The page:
So, that basically leaves satisfaction with life, which was not an especially strong correlation anyway. I dunno, on a gut level I'm basically prepared to believe the proposition, but I would want stronger data than this before calling for, say, removing a lot of the tax incentives for home ownership or adding incentives to encourage renting.
posted by jedicus at 11:46 AM on June 24, 2009 [4 favorites]


For the record, I own my home, and I hate it. I don't know if it is making me fat, but I hate it. It costs more than renting, the value is rapidly decreasing, there are a whole host of problems I never had to worry about as a renter (for instance: am I putting enough money away to deal with unexpected maintenance and upkeep costs?), and it means that I would have a much harder time relocating to follow work in the event that I were to lose my job.

To sum, owning (at least in Seattle): costs more per month, costs more in maintenance, costs more in labor, costs more in stress, and costs more in flexibility... why do we buy again?

Also, in case you are wondering, we did not buy more house than we can afford. We can cover the mortgage, I can just think of a million things I would rather do with the difference between what it costs to own and what it costs to rent.
posted by lucasks at 11:48 AM on June 24, 2009 [4 favorites]


It's kind of interesting. Once the "home values only ever go up and will continue to do so for eternity" mythos is stripped away, all of these little reasons for renting seem to come out of the woodwork. This is only one of many articles I've read in the last year or so that have pointed out strong disadvantages to homeowning.

I do think that homeownership has strong romantic connotations in peoples' minds, where this idea of "I want to be a homeowner" outweighs a million logical reasons why it may not be such a good idea. I mean, just look at the subprime crisis. Outside of the speculators, lots of people were just IN LOVE with the idea of owning a home, whether it made sense for their budget or not. It's very much a cultural thing, and it's very much changing. There were always reasons not to buy, but I think people are paying more attention to them now that the luster of homeownership has dulled somewhat.

But I think a second part of it is that people are now LOOKING FOR reasons not to buy, whereas before they were looking for reasons TO buy and then brushing the disadvantages under the carpet. No doubt this will change some day once the market improves, but hopefully there will be some lesson learned in all of this. (HAH!)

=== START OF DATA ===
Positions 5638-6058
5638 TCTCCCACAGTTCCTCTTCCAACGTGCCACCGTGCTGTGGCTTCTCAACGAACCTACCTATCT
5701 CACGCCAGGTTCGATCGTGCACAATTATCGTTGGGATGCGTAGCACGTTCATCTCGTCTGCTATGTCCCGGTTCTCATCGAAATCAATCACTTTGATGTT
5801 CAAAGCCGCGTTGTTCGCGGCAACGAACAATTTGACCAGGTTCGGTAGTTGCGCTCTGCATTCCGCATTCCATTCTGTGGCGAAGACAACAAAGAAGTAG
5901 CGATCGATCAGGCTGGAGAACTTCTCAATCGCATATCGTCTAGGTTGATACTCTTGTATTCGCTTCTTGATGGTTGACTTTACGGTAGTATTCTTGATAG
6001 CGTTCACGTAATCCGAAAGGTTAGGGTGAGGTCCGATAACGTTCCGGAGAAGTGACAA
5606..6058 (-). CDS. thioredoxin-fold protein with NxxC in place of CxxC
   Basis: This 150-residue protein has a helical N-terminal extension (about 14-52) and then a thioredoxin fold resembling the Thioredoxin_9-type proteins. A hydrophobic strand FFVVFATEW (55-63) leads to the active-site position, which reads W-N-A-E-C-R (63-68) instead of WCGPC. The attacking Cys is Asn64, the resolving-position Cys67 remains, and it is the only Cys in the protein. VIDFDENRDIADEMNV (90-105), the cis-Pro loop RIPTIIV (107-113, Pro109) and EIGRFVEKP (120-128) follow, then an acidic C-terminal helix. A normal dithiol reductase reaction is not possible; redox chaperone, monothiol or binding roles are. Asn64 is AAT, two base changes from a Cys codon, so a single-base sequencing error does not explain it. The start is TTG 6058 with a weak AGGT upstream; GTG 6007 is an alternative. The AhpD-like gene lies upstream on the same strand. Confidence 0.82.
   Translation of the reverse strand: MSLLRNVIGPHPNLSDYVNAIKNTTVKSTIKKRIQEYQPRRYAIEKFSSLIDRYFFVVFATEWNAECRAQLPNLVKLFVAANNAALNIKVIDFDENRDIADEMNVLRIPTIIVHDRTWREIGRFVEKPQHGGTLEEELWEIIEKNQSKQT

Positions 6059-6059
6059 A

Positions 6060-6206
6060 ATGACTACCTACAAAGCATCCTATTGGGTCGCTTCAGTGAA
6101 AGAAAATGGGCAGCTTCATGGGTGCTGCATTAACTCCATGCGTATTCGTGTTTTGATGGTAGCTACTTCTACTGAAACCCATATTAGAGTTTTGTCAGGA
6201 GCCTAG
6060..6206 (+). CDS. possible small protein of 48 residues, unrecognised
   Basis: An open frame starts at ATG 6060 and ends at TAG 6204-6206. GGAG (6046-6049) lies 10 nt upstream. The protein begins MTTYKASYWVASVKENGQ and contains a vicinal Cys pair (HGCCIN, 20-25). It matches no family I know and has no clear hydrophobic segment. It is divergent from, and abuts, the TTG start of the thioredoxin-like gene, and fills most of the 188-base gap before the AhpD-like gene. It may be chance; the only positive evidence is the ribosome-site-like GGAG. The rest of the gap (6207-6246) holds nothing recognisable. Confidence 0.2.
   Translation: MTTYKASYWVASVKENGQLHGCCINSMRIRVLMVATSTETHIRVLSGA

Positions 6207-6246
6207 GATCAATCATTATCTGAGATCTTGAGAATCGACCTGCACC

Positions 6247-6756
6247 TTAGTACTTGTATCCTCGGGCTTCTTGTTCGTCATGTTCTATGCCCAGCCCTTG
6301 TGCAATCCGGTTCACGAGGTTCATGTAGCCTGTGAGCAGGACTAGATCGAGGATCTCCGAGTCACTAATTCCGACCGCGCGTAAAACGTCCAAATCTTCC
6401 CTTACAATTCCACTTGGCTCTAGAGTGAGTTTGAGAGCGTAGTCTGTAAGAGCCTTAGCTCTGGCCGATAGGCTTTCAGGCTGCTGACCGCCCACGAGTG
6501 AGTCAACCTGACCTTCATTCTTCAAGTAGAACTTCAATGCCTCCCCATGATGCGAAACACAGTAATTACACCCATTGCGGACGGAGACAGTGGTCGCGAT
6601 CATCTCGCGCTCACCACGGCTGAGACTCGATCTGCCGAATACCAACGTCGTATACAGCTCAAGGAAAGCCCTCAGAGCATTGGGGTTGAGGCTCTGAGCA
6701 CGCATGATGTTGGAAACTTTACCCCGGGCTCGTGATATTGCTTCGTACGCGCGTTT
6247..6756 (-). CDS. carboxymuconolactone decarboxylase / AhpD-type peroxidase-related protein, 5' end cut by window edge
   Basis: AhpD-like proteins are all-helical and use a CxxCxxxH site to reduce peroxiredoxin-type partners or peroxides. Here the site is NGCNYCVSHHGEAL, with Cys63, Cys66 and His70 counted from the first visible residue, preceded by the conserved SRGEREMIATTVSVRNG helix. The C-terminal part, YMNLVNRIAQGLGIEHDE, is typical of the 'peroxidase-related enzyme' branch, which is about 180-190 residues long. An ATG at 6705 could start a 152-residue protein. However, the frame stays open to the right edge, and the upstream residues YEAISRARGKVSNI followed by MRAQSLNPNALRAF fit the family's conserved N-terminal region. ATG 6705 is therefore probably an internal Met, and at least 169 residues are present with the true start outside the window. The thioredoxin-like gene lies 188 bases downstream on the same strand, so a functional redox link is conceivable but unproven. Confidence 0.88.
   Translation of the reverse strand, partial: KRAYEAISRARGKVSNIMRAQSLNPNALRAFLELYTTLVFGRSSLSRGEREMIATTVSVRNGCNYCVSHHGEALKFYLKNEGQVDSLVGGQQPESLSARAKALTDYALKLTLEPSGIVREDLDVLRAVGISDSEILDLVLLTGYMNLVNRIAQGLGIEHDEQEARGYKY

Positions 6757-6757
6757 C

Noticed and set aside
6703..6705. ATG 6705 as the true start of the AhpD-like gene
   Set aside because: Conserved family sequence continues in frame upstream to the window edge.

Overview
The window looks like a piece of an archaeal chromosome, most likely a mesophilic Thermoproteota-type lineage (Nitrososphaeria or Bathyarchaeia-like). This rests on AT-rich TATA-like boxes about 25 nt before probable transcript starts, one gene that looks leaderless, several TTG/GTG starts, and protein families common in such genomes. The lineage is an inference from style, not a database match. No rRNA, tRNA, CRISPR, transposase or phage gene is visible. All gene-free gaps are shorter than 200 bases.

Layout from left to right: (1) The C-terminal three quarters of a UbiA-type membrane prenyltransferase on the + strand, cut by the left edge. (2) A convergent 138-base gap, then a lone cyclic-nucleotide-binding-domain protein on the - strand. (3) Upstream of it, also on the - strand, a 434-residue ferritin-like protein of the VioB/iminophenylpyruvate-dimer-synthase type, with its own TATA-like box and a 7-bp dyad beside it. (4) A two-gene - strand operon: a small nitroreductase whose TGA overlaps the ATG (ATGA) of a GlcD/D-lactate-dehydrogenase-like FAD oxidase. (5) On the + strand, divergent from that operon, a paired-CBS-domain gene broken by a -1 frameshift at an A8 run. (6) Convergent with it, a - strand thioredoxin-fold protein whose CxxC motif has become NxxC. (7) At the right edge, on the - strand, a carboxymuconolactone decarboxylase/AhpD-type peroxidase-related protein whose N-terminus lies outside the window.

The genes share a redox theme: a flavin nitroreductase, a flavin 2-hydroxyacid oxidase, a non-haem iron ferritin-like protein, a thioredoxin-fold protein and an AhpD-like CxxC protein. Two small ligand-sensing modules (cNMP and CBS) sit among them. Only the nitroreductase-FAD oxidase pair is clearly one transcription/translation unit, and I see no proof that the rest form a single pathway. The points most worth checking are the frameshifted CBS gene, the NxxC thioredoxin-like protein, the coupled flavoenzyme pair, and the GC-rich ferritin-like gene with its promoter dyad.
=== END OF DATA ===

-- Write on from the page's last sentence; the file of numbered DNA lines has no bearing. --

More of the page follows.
All of that aside, though, I think this paper says more about the suburban, car-based lifestyle than it says about homeownership. People in the suburbs are more likely to own homes. People in the suburbs drive more and walk less. People in the suburbs get less exercise than people in cities. These facts are well known. Perhaps, though, now that homeownership is both less attractive and less attainable, factors like this will figure into peoples' rent vs. buy decisions.
posted by Afroblanco at 11:50 AM on June 24, 2009 [2 favorites]


IS THIS THE SHOUTING THREAD!

I HOPE SO! LANDLORDS SUCK LIKE THIS AND HOME-OWNING SUCKS LIKE THAT!

I think though the stress comes from not really owning it while the bank actually owns it instead for 30 years. Owning outright is pretty de-stressing during economic times like these.
posted by Devils Rancher at 11:51 AM on June 24, 2009 [2 favorites]


For the record, I own my home, and I hate it.

Hey, me too! I mean, I own, and hate owning, my home, not lucasks's. Vast pain in the ass. My BMI is 25.
posted by everichon at 11:52 AM on June 24, 2009


What is written:
An interesting portrait of homeowners emerges from my analysis. While homeowners report higher life satisfaction, more joy from both home and neighborhood and better moods on an unadjusted basis, these promising differences become insignificant and much smaller in magnitude once I control for a basic set of confounding factors: household income, housing value and health status. Overall, I find little evidence that homeowners are happier by any of the following definitions: life satisfaction, overall mood, overall feeling, general moment-to-moment emotions (i.e., affect) and affect at home. The average homeowner, however, consistently derives more pain (but no more joy) from their house and home. Although they are also more likely to be 12 pounds heavier, report a lower health status and less joy from health, controlling for the less favorable health status does not change the results. My findings are robust to controlling for financial insecurity. Therefore, unadjusted differences in homeowners’ well-being might have played an important role in establishing the popular beliefs about the American Dream. To help understand these surprising results, I investigate the homeowners’ time use pattern, family and social lives. The average homeowner tends to spend less time on active leisure or with friends, experience more negative affect during time spent with friends, derive less joy from love and relationships and is also less likely to consider herself to enjoy being with people. My results support neither the perception of gregarious homeowners nor that of housework-burdened homeowners. In this paper, homeowners are also shown not to be significantly different in terms of civic participation or social connectedness.